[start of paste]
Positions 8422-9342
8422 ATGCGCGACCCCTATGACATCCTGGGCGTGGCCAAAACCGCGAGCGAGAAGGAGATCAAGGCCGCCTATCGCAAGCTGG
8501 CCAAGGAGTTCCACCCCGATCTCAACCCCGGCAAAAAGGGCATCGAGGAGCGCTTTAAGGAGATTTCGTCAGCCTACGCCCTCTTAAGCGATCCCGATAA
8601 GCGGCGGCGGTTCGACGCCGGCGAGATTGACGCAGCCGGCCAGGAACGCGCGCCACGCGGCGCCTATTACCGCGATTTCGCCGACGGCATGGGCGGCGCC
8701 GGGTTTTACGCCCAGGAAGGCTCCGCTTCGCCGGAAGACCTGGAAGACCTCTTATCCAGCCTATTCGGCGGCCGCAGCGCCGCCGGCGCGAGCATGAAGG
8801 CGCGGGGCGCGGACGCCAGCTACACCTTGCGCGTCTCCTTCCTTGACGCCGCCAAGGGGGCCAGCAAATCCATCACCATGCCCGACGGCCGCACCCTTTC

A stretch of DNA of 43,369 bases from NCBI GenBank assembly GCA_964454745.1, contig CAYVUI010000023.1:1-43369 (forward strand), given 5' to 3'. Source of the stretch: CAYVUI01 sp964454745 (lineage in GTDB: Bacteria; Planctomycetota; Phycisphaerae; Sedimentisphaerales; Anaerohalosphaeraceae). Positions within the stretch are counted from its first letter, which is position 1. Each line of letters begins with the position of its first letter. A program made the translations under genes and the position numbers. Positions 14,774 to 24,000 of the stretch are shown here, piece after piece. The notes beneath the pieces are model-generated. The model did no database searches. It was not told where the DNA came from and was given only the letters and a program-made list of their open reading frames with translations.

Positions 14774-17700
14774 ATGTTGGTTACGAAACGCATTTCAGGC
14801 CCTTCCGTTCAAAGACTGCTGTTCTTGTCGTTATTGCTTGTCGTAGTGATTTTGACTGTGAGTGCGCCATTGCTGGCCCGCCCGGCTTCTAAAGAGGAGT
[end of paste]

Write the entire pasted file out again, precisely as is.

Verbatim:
Positions 8422-9342
8422 ATGCGCGACCCCTATGACATCCTGGGCGTGGCCAAAACCGCGAGCGAGAAGGAGATCAAGGCCGCCTATCGCAAGCTGG
8501 CCAAGGAGTTCCACCCCGATCTCAACCCCGGCAAAAAGGGCATCGAGGAGCGCTTTAAGGAGATTTCGTCAGCCTACGCCCTCTTAAGCGATCCCGATAA
8601 GCGGCGGCGGTTCGACGCCGGCGAGATTGACGCAGCCGGCCAGGAACGCGCGCCACGCGGCGCCTATTACCGCGATTTCGCCGACGGCATGGGCGGCGCC
8701 GGGTTTTACGCCCAGGAAGGCTCCGCTTCGCCGGAAGACCTGGAAGACCTCTTATCCAGCCTATTCGGCGGCCGCAGCGCCGCCGGCGCGAGCATGAAGG
8801 CGCGGGGCGCGGACGCCAGCTACACCTTGCGCGTCTCCTTCCTTGACGCCGCCAAGGGGGCCAGCAAATCCATCACCATGCCCGACGGCCGCACCCTTTC

A stretch of DNA of 43,369 bases from NCBI GenBank assembly GCA_964454745.1, contig CAYVUI010000023.1:1-43369 (forward strand), given 5' to 3'. Source of the stretch: CAYVUI01 sp964454745 (lineage in GTDB: Bacteria; Planctomycetota; Phycisphaerae; Sedimentisphaerales; Anaerohalosphaeraceae). Positions within the stretch are counted from its first letter, which is position 1. Each line of letters begins with the position of its first letter. A program made the translations under genes and the position numbers. Positions 14,774 to 24,000 of the stretch are shown here, piece after piece. The notes beneath the pieces are model-generated. The model did no database searches. It was not told where the DNA came from and was given only the letters and a program-made list of their open reading frames with translations.

Positions 14774-17700
14774 ATGTTGGTTACGAAACGCATTTCAGGC
14801 CCTTCCGTTCAAAGACTGCTGTTCTTGTCGTTATTGCTTGTCGTAGTGATTTTGACTGTGAGTGCGCCATTGCTGGCCCGCCCGGCTTCTAAAGAGGAGT